I’ve come to the conclusion that the Subaru SVX is the weirdest Subaru ever made. I came to this conclusion after I spent the day with a Subaru SVX, courtesy of a viewer in Orange County, California, who has a truly pristine one. I poked around it, I drove it and I decided it was weird.
The SVX is weird for a few reasons. A big one is its styling. Not only is it a pointy-nosed coupe from a brand primarily known for making practical, rational family vehicles, but the SVX had a bizarre glass canopy over the side of the car that gave it four distinct side windows: two (front and rear) that roll down, and two (front and rear) that are fixed in place, above the roll-down windows. It’s a tremendously unusual piece of design to see on a modern production vehicle — or any vehicle, for that matter.
But then there are the other reasons why the SVX is odd. One is market position: even in the early 1990s, when the SVX came out, Subaru wasn’t much of a sports car manufacturer. Yes, true, they had built some sporty models in the 1980s, namely the XT, but that was going away in favor of practical, conservatively-styled family cars like the Legacy and the Impreza. And then, out comes the SVX.
Weirder yet, the SVX wasn’t offered with a manual like its Japanese sports car contemporaries — the Nissan 300ZX, the Mazda RX-7 and the like. It was automatic-only, and it came with a long list of standard equipment that weighed it down. It also had just 230 horsepower from Subaru’s flat six, which was, in itself, kind of weird, since the brand hadn’t expanded to six cylinders before. It was intended to be a luxury grand tourer halo car, rather than a sports car.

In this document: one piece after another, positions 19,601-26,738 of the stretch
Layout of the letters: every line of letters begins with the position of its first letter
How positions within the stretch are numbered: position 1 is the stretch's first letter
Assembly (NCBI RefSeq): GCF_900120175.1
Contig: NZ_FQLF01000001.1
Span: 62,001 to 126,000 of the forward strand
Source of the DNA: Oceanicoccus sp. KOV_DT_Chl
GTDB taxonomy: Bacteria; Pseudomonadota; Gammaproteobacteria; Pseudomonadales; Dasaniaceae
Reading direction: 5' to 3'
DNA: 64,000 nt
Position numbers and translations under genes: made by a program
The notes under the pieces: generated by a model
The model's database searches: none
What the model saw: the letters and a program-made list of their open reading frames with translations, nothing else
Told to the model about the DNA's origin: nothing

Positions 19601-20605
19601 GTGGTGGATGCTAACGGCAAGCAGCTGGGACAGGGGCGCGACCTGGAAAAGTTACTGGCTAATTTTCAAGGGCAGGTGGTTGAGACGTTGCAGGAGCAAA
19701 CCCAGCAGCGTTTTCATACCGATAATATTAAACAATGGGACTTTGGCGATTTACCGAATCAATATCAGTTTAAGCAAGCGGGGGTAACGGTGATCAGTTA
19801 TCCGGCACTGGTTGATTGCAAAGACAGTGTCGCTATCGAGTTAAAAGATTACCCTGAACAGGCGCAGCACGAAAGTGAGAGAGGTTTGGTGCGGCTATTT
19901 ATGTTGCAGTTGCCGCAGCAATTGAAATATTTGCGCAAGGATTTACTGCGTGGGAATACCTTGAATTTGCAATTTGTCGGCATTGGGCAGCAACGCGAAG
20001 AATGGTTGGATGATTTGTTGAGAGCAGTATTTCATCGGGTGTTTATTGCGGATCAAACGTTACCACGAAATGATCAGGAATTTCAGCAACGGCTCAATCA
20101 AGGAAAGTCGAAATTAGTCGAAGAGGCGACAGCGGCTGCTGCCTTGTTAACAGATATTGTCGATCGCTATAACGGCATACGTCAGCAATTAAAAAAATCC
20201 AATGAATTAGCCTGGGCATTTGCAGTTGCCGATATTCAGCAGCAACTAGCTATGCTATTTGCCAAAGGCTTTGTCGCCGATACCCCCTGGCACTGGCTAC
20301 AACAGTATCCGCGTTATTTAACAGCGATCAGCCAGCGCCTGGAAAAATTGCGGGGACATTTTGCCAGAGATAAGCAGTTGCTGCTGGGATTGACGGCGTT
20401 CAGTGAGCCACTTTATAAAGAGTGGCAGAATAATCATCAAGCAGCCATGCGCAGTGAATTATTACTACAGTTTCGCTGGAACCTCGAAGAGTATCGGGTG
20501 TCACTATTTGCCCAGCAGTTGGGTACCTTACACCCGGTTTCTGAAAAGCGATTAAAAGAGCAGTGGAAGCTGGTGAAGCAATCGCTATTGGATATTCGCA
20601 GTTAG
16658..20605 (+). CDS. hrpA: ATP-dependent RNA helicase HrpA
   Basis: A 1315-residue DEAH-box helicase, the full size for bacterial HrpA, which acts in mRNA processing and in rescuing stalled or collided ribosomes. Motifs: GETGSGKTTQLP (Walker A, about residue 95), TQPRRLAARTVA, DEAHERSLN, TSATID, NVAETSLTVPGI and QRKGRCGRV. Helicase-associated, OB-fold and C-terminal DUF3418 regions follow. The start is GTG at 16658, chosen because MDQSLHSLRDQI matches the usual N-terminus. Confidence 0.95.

So I drove the SVX, and here’s what I discovered: it’s fine. It was probably great back in the day, but 25 years later, it’s hard to get excited about a 230-hp car with a 4-speed automatic transmission. The styling is a novelty, sure, and the handling is sharper than I expected, but the SVX isn’t particularly thrilling. It has reasonable power, and the one I drove felt well-kept, not worn or janky in any way, but it certainly wouldn’t be my first choice for attacking the back roads.
With that said, there’s still a major cool factor to the SVX — the styling, the rarity, and the "OG" Subaru experience that’s a remnant of a brand from a bygone era. I think I’d get more enjoyment out of the idea of having an SVX, and looking at it when I park it, or when I’m walking up to it, than I would from actually driving it frequently. I’d also be curious to see how onlookers would respond to it, though the owner told me he doesn’t get as many comments on the car as you might think.
One big issue with the SVX is the transmission. Because the SVX was the most powerful Subaru ever made at the time it debuted, it seems Subaru didn’t have a transmission that could really handle the power — so the SVX is notable, in part, for its rampant transmission failure. I think a manual swap, not chosen back in the 1990s due to its "touring car" nature, could really liven up the SVX — and I think more engine power would also be a benefit.
But in its stock state, the SVX is mostly cool for its novelty, for its weirdness in Subaru’s history, and for those bizarre windows. And even though it may not be the best car to drive, in my book, those things certainly still make it cool.